Comparing Society in The Dharma Bums and The New American Poetry

1286 Words 6 Pages
Mass Society in The Dharma Bums and The New American Poetry

One of the best ways to fully understand an era is to study its literature. The printed word has the incredible capacity to both reflect and shape the hopes, fears, and ideologies of the time. This is very evident when reading literature from 1960's America, a turbulent period in the history of our country. While the authors' styles are very different, there are definite thematic patterns and characteristics evident in many of their works. For one, there is a prevalent concept of the unenlightened masses. This concept serves as a foil for the enlightened few often represented as the main characters and more specifically as the authors themselves. There also
…show more content…
Lamantia also has a poem entitled "Man Is In Pain"(155, Poetry). Allen Ginsberg in his poem "Sunflower Sutra" portrays the masses as sunflowers in a dirty railroad yard. And finally, Jack Kerouac in his book The Dharma Bums portrays the masses as "sedentary bums"(86) and as "millions of the One Eye"(104).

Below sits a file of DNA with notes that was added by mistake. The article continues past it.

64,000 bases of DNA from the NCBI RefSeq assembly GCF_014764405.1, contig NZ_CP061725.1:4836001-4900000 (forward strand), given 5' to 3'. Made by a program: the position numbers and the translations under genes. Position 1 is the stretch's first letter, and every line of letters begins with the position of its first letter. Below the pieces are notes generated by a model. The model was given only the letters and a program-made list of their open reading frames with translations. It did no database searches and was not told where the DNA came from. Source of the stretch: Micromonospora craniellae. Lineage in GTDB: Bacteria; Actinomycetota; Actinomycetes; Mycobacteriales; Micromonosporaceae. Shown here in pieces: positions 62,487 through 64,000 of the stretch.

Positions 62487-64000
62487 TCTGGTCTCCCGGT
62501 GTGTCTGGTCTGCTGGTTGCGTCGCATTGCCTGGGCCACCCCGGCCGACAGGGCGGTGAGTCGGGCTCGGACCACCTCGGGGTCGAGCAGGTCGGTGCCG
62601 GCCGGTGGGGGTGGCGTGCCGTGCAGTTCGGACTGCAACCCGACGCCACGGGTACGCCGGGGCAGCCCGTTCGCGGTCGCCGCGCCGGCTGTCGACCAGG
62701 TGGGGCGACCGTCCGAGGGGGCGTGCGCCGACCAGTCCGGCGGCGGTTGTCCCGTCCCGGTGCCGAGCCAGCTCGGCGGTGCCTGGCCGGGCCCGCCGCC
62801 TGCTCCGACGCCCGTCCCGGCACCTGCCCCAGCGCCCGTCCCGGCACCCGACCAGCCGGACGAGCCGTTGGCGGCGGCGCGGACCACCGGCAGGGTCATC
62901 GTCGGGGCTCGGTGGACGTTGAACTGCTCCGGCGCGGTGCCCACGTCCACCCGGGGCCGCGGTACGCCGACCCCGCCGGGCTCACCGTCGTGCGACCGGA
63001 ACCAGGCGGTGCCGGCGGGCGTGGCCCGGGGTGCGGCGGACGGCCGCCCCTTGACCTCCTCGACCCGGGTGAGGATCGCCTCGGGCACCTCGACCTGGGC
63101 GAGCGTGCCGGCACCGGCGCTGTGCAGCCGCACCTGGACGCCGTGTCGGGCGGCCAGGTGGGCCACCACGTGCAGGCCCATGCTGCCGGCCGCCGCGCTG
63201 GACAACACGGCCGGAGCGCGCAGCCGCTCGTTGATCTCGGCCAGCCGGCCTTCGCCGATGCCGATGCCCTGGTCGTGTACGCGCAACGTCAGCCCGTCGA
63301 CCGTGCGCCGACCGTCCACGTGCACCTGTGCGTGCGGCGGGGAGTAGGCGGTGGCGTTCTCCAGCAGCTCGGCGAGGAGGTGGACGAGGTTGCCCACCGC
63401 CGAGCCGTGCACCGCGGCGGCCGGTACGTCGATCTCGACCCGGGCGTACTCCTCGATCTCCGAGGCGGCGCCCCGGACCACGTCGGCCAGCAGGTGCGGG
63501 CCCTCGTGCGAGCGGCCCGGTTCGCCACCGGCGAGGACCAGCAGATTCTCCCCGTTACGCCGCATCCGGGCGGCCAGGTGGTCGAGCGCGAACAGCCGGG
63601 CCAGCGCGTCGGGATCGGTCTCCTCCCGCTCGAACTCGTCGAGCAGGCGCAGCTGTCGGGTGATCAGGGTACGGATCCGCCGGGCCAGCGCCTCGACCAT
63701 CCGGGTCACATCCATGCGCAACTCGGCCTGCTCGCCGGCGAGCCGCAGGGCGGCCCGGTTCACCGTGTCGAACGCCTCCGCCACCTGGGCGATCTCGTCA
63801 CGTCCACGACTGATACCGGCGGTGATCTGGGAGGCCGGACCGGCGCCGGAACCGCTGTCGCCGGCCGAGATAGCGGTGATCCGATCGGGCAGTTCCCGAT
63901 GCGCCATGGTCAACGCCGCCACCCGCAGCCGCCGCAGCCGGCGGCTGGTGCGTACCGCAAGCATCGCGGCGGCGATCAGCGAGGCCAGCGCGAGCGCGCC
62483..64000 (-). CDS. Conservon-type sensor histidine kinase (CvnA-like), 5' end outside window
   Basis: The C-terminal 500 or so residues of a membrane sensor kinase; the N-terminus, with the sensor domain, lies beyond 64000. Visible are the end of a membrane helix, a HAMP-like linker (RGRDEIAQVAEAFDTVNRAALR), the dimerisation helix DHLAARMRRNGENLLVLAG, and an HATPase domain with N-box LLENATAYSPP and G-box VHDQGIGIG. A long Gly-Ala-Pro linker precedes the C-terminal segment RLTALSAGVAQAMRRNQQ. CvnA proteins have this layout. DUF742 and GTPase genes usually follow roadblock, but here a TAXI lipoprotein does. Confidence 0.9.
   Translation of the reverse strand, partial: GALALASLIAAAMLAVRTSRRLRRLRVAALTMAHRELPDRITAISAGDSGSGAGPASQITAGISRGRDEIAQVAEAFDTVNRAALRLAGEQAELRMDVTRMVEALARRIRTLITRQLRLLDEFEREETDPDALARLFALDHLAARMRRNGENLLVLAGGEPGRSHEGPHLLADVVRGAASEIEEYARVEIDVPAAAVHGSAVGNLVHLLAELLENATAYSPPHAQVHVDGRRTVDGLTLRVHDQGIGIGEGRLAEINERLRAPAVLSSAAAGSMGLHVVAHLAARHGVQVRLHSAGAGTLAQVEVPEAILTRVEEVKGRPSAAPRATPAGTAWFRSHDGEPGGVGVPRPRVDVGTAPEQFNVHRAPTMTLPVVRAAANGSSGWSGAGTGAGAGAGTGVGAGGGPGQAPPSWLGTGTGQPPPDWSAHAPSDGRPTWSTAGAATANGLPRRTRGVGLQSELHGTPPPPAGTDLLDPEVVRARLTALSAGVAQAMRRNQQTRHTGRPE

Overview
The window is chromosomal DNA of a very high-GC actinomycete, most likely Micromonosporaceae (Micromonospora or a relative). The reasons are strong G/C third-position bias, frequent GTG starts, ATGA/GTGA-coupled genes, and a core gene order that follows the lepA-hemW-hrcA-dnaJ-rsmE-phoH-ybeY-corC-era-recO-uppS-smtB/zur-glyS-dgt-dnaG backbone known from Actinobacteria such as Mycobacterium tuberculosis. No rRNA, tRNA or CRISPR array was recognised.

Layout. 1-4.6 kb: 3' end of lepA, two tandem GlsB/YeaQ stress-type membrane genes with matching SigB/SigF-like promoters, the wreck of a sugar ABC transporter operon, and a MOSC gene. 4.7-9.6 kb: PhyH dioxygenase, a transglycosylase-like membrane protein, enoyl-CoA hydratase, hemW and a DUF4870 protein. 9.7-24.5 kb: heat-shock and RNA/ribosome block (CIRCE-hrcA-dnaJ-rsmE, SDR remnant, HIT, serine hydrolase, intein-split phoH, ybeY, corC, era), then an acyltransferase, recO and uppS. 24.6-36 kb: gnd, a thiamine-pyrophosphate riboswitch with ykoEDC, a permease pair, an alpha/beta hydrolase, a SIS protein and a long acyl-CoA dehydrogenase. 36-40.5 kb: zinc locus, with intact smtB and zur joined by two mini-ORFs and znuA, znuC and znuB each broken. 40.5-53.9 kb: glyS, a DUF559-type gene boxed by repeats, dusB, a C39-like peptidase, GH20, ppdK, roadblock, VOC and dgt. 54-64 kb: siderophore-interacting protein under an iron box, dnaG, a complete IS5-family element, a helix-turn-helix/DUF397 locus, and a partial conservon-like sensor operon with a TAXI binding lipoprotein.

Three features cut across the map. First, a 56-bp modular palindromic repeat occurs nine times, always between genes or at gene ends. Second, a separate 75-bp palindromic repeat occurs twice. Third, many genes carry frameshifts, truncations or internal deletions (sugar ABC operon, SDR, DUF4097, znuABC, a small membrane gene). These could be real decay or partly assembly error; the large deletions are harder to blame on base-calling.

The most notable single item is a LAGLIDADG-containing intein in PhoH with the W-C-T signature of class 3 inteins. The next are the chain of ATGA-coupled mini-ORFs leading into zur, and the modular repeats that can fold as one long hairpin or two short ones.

All of these images of mass society have a tone of despair and depression. People are shown to be weary and confused, having lost the passion for life. Brautigan and Barthelme seem most concerned with the concept of a class struggle; their masses are poor and bitter. Kerouac is more concerned with the lazy masses that are brainwashed by television and suburbia. The only hopeful view of the masses comes from Ginsberg who sees a beauty in people that he feels is often covered and masked by the ugliness of society.

Going along with the concept of mass society is that of an "American Dream". The masses are shown to be questing for some vision or goal that the writers believe to be unrealistic and futile. Kerouac's masses are living the stereotypical American Dream, with 2.5 kids in their nice little suburbs, watching television and chugging along in their middle class lives. Yet they are unfulfilled, missing the much larger dream in life. For Brautigan's
Open Document